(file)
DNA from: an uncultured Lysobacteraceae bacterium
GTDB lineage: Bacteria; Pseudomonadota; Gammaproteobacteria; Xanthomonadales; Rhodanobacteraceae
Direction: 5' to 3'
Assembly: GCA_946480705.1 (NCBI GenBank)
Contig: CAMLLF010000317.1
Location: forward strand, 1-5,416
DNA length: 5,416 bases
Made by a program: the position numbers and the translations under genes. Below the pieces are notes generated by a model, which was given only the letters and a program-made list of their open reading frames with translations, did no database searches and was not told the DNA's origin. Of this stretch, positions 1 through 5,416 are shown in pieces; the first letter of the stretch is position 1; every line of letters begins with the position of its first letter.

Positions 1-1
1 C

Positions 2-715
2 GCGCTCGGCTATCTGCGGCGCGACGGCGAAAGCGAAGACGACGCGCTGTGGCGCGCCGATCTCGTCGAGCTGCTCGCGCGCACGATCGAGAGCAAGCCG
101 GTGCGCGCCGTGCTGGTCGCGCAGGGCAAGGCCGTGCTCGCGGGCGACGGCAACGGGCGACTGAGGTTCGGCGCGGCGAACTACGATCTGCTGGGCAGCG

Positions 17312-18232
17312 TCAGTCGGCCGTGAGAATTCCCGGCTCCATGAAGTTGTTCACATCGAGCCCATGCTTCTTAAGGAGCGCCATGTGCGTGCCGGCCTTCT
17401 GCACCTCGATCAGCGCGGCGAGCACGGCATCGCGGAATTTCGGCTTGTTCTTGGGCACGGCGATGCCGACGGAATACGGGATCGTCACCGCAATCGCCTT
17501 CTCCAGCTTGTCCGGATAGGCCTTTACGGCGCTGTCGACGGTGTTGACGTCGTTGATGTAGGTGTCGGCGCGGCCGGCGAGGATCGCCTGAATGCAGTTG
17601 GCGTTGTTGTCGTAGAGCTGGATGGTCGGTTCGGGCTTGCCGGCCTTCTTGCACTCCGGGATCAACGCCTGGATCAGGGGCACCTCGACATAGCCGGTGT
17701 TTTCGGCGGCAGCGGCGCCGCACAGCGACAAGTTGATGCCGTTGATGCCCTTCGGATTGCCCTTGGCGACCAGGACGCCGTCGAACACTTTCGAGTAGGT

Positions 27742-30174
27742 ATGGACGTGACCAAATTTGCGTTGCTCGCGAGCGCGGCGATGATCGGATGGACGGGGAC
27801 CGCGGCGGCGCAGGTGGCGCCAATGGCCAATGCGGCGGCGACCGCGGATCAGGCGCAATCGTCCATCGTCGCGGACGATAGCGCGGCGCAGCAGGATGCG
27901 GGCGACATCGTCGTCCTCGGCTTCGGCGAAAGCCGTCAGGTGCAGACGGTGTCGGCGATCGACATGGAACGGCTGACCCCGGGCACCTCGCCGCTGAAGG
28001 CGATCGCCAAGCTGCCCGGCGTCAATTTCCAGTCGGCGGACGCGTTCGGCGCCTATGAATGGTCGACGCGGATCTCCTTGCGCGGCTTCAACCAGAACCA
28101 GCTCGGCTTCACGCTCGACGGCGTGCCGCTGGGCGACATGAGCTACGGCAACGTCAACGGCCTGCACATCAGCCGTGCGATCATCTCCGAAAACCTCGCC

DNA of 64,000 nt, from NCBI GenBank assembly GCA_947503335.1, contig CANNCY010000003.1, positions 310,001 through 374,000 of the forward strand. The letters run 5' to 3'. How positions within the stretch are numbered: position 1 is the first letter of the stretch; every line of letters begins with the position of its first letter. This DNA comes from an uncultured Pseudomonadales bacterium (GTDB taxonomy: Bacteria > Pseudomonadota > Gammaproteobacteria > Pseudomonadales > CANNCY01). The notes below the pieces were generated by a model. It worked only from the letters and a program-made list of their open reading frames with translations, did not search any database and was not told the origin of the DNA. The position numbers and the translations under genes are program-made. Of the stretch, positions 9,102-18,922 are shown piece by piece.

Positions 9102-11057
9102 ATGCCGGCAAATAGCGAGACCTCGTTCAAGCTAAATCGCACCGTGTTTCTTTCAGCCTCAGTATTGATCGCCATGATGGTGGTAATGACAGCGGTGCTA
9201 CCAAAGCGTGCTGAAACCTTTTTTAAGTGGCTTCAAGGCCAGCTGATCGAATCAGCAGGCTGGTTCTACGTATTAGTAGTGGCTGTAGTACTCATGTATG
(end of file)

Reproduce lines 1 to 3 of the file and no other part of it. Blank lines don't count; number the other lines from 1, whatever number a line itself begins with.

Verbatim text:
DNA from: an uncultured Lysobacteraceae bacterium
GTDB lineage: Bacteria; Pseudomonadota; Gammaproteobacteria; Xanthomonadales; Rhodanobacteraceae
Direction: 5' to 3'